This review contains spoilers.
5.6 Everything Is Illumenated
If last week’s story represented the synchronised ascent, with the clanking of the chain pulling a rollercoaster to the top of a steep incline, then episode six represented the influence of gravity accompanied by unrestrained shrieks of those strapped aboard the Dexter Express.
When this show is having an average week, it’s good, but when it starts to gather the sort of pace that Everything Is Illumenated achieved, it becomes quite breathtakingly brilliant drama.
If you’ve not seen it, then don’t read this, please, just watch what arrived on screen like a head-on collision between a seventies revenge movie and a classic French farce.
Dexter has picked a victim for some recreational homicide, but having abducted him he’s interrupted by Lumen, who has shot her own prey without thinking through what she’ll do after killing him. Suddenly, Dexter is driving around with a naked unconscious murderer in his RV, heading to find out that Lumen isn’t a brilliant shot and some people just won’t stay dead.
With Dexter’s police colleagues (and relative) heading to the same location, his ingenuity and skills are put to the ultimate test as he endeavours to keep all these juggled objects impossibly airborne. As more and more complications pile on, I was reduced to watching through my fingers, like I was witnessing a motor race where a car is totally out of control and heading towards a certain and explosive crash.
How the chaos is converted into a resolution was almost too clever, and the way that Vince Masuka interprets the crime scene did seem to slide over some rather obvious issues (like what happened to the dressing that Dexter used on the shot guy?). But the build-up to this was so fantastically entertaining that I was willing to forgive the rather hurried escape from utter disaster they’d fashioned.
The track record of Julia Stiles was maintained as the unstable but likable Lumen, moving effortlessly from rational and even caring to wholly psychopathic in the blink of an eye. She’s rapidly becoming the perfect partner for Dexter, even if he’s having a hard time admitting he’s found a genuine soul mate in her. He’s still deeply affected by Rita’s death, and considering his psychological profile, those are feelings he’s not equipped to handle. Perhaps Lumen is his means to compartmentalise those feelings, even if they’re not ready to be contained just yet.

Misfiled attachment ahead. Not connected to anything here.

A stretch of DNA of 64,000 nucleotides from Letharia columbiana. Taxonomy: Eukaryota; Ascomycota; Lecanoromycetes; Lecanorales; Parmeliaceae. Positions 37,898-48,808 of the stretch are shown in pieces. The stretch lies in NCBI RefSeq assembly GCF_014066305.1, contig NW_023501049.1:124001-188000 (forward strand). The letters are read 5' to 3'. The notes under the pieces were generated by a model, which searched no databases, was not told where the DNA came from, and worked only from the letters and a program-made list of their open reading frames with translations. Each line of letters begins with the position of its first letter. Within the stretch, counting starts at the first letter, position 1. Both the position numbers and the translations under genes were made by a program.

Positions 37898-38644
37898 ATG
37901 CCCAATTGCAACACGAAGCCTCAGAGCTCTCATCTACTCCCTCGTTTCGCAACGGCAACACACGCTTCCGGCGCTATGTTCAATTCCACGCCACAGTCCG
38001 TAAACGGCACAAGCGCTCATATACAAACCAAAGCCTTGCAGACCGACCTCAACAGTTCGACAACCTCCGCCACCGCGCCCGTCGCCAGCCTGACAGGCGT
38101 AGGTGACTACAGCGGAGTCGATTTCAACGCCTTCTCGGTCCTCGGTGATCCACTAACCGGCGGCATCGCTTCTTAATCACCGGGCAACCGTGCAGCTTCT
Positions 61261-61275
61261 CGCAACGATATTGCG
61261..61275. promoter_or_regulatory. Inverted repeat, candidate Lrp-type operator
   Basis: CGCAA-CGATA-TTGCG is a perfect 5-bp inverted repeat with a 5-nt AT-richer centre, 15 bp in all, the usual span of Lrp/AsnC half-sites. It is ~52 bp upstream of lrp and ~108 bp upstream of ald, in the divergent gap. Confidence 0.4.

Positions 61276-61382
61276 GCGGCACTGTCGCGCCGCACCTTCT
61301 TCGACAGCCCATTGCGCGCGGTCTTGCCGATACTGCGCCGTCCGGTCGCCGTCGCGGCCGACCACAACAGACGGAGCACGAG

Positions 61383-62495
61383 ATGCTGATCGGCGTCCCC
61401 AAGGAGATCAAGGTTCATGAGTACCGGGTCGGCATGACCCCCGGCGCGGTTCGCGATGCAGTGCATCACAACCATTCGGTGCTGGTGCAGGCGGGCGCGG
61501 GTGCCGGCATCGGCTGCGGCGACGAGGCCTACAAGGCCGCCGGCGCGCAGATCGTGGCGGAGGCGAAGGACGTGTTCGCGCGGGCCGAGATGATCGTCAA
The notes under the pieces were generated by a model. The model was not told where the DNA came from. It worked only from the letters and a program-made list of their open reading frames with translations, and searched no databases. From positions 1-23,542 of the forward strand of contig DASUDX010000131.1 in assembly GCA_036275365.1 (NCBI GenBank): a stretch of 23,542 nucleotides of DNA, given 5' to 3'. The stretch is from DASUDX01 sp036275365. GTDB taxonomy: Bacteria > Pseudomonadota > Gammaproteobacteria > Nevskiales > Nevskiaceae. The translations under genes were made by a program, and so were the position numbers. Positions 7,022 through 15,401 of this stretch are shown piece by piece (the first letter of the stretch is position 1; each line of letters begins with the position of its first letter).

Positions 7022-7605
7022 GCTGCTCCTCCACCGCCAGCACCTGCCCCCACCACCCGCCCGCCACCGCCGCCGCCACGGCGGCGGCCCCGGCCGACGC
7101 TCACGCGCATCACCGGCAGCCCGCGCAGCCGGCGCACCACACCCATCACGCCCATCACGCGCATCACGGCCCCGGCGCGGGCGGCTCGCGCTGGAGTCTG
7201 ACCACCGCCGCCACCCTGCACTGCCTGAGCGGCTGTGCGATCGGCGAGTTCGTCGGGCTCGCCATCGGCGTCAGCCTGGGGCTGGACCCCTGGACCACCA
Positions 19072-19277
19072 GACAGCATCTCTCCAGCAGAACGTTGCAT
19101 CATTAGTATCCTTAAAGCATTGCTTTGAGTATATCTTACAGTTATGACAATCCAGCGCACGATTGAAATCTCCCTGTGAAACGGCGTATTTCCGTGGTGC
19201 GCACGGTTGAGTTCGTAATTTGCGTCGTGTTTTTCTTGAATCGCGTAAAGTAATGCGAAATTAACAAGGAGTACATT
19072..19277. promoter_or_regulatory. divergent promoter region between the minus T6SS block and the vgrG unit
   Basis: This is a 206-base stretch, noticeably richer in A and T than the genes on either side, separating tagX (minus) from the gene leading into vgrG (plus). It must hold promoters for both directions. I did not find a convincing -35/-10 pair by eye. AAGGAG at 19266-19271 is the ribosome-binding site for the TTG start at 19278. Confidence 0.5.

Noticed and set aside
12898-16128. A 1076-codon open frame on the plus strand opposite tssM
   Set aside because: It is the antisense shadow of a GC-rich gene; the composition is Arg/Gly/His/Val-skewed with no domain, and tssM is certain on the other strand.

We’re at the season halfway point now, and while it’s been simmering gently in the background, I’ve got the feeling that Dexter’s decision to help Lumen find her abusers and Deb’s Santa Muerte case are about to fuse into something bigger, better and probably more shocking than I’m truly prepared for.
I must salute the writers of the show, who clearly chose not to repeat the model as represented by previous seasons of Dexter stalking and being counter-stalked by another killer. I’ve no idea where this is going or what craziness might ensue, but based on this week alone, it’s going to be a hoot wherever they take us.
It’s frustrating that the subject matter in Dexter does limit its appeal in some demographics, but given how much better this was than any other show I’m currently watching or reviewing, it makes me wonder how writers of other productions compare it with what they’re generating? I’d suggest that, consistently, Dexter is on a special exclusive level, although some might argue that it’s easy to shine with such large numbers of mediocre shows around.
Dexter is like a madman diving at high speed, who puts on the cruise control and then has a little nap in the confident knowledge that something at the next junction is bound to wake him. There’s a certain logic in most actions, but probably only the type that sociopaths would apply.
I love it. Full speed ahead!
Read our review of episode 5, First Blood, here.
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